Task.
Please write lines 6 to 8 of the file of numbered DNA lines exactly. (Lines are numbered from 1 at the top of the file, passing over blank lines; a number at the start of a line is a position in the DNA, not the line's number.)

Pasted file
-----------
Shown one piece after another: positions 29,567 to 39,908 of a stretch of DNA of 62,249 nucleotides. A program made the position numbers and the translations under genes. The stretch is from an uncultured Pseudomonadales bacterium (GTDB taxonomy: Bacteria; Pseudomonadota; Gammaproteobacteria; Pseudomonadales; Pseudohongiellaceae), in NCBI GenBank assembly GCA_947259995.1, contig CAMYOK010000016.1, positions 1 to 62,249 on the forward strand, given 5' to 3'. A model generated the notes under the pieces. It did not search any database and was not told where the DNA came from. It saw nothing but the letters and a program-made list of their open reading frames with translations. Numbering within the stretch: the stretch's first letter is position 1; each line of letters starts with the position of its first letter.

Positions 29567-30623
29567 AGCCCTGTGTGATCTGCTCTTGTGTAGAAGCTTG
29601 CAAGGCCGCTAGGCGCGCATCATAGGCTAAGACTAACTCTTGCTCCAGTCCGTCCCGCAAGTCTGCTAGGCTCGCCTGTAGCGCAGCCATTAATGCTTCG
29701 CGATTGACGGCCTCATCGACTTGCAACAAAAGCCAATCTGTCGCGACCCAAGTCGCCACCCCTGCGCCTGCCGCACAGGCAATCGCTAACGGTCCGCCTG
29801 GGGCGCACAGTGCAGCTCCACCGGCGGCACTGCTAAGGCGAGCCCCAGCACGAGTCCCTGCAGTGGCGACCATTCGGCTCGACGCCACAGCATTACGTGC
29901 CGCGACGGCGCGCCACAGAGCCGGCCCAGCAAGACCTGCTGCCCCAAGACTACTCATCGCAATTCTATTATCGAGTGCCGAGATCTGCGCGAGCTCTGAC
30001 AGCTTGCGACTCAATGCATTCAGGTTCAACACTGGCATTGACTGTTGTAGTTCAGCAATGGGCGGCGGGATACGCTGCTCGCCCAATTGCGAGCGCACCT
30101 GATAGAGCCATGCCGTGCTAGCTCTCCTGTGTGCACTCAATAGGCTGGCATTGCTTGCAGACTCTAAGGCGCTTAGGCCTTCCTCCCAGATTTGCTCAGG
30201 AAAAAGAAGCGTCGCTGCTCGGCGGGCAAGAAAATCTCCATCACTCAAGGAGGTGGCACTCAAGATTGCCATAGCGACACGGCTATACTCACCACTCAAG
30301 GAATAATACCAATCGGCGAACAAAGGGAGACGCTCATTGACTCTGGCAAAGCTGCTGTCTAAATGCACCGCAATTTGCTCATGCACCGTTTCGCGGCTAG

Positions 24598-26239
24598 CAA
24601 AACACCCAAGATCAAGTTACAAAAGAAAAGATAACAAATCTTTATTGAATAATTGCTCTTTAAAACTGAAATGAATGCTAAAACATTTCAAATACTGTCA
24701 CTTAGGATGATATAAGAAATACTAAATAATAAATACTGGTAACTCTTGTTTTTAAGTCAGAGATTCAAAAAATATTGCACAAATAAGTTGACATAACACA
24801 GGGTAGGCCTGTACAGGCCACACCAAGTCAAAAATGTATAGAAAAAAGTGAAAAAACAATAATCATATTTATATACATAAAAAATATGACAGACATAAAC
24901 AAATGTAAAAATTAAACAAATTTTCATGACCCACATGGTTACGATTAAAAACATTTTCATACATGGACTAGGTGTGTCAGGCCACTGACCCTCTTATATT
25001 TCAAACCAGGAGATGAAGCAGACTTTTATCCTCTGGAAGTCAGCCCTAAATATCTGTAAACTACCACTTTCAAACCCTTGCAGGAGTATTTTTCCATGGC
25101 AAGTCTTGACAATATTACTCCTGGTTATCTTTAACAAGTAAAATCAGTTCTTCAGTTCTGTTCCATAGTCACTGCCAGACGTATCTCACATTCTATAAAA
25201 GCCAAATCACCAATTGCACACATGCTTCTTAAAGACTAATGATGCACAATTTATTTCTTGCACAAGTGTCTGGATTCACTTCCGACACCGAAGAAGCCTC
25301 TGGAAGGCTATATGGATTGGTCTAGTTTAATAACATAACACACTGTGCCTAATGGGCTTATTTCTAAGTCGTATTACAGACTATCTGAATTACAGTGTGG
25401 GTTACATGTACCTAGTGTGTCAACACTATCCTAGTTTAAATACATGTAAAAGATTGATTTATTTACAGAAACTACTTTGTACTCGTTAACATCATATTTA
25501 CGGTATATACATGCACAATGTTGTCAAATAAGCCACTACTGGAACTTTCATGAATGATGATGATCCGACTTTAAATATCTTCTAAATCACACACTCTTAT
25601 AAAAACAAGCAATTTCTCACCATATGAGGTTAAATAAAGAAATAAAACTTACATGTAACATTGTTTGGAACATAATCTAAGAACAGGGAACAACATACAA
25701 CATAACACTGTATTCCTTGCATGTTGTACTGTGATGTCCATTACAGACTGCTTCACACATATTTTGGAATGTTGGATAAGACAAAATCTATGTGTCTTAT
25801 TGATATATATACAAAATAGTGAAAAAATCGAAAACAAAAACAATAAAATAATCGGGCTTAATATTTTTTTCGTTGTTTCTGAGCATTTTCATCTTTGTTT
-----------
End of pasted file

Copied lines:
29801 GGGCGCACAGTGCAGCTCCACCGGCGGCACTGCTAAGGCGAGCCCCAGCACGAGTCCCTGCAGTGGCGACCATTCGGCTCGACGCCACAGCATTACGTGC
29901 CGCGACGGCGCGCCACAGAGCCGGCCCAGCAAGACCTGCTGCCCCAAGACTACTCATCGCAATTCTATTATCGAGTGCCGAGATCTGCGCGAGCTCTGAC
30001 AGCTTGCGACTCAATGCATTCAGGTTCAACACTGGCATTGACTGTTGTAGTTCAGCAATGGGCGGCGGGATACGCTGCTCGCCCAATTGCGAGCGCACCT